Origins and Assumptions
by Omkari Williams
It’s an odd thing, being black in a world that mostly sees all black people as the same. In my entire life I don’t recall ever being asked where my family was from. The assumption was that the origins of my story were clear.
In fact, my family came from the Caribbean to New York City in the twentieth century. My grandparents, who all settled in Manhattan, were looking for the same opportunities that brought people here from Ireland, Poland, Italy, and all the other places that have contributed to the melting pot that is America. They came to this country for a better life for themselves and their children. What they also came with was a different sense of who they were in the world because they didn’t come with the relatively recent history of slavery that plagues race relations in the United States to this day.
My paternal grandfather was an engineer in his native Jamaica, my grandmother a schoolteacher. They came to the United States with assumptions that allowed them to envision a larger future for their children than was the norm for African Americans of their generation. My dad and my uncle both attended an Ivy League college. One of my aunts eventually became a doctor, even though that required that she go to Germany (where she did not speak the language) for her medical degree. In 1950s America black women were regularly excluded from med school. My dad would later go on to work for two US presidents.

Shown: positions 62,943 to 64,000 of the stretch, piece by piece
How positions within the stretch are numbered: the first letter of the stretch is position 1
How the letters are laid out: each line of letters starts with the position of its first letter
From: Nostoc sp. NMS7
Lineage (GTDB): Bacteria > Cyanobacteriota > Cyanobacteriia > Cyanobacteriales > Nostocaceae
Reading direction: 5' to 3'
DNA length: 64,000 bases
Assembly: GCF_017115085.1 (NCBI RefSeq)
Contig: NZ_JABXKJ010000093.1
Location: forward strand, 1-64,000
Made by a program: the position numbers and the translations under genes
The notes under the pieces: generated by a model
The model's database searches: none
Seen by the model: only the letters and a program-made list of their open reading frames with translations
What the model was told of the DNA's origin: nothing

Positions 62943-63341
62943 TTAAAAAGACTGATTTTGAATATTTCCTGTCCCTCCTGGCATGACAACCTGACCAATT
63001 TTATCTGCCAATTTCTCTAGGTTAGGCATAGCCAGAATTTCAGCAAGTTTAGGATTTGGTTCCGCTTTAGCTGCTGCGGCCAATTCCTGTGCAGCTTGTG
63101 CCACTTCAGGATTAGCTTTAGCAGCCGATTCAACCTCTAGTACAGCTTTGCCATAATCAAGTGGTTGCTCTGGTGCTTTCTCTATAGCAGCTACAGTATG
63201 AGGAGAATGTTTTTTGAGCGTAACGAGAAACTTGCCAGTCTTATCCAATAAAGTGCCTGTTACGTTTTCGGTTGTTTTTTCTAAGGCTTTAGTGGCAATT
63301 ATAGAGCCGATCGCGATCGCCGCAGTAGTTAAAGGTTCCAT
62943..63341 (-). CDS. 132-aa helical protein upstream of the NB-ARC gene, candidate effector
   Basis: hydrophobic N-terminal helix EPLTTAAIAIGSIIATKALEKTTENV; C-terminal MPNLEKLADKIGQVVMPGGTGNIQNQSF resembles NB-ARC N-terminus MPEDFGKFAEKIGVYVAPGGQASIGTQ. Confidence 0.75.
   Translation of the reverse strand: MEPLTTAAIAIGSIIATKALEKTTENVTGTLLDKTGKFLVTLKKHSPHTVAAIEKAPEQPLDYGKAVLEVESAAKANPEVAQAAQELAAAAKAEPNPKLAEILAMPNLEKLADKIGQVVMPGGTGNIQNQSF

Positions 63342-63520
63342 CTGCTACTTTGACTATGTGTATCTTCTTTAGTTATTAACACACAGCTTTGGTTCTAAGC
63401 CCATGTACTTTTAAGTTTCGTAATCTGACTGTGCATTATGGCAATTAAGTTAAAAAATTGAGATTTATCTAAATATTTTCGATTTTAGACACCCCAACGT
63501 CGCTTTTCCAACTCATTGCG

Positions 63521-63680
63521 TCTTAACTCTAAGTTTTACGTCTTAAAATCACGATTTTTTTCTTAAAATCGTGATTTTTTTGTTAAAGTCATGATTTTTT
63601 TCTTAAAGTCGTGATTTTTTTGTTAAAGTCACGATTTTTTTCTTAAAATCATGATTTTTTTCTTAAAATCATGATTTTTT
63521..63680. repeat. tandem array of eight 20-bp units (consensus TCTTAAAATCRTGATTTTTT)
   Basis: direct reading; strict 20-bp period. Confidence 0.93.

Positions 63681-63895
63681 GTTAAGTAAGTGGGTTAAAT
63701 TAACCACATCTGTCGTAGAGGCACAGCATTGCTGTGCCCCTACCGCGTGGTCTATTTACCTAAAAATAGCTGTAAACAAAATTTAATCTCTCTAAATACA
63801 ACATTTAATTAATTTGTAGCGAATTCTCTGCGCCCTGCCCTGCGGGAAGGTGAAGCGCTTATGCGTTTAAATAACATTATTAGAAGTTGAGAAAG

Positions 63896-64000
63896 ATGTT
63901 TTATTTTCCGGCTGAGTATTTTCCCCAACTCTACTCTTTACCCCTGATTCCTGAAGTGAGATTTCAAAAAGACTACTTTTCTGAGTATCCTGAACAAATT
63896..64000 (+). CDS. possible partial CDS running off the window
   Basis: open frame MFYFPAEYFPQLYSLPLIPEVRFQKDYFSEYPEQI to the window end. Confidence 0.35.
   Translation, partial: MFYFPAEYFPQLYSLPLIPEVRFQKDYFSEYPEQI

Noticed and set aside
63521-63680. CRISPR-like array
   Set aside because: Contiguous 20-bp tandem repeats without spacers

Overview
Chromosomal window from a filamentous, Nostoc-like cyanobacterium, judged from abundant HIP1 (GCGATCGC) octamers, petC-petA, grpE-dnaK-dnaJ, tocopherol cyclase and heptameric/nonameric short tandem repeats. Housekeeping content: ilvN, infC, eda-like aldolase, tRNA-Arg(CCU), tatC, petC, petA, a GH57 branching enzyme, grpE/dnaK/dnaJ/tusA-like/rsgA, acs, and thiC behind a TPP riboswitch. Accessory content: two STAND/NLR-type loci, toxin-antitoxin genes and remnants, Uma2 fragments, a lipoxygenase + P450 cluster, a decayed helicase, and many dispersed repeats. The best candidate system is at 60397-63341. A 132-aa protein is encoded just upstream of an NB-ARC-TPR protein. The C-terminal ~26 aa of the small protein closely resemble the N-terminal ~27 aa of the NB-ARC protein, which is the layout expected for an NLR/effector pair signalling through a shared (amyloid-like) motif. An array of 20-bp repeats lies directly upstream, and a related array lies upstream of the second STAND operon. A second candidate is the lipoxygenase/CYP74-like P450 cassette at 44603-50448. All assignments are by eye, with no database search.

My maternal grandparents came here from Trinidad. My mother and her sister were sent back to Trinidad to live during the Depression and returned to the U.S. when they finished high school. They were expected to go to college and they did. My mother went on to become the first black, female executive at AT&T.
My parents’ achievements are remarkable, and all the more so because they are black. But I believe that while they were disadvantaged by being black, they were in a better position than most African Americans because they didn’t also have the burden of the emotional history of slavery behind them. The same is true for me. It is hard being black; I believe it is often harder being African American.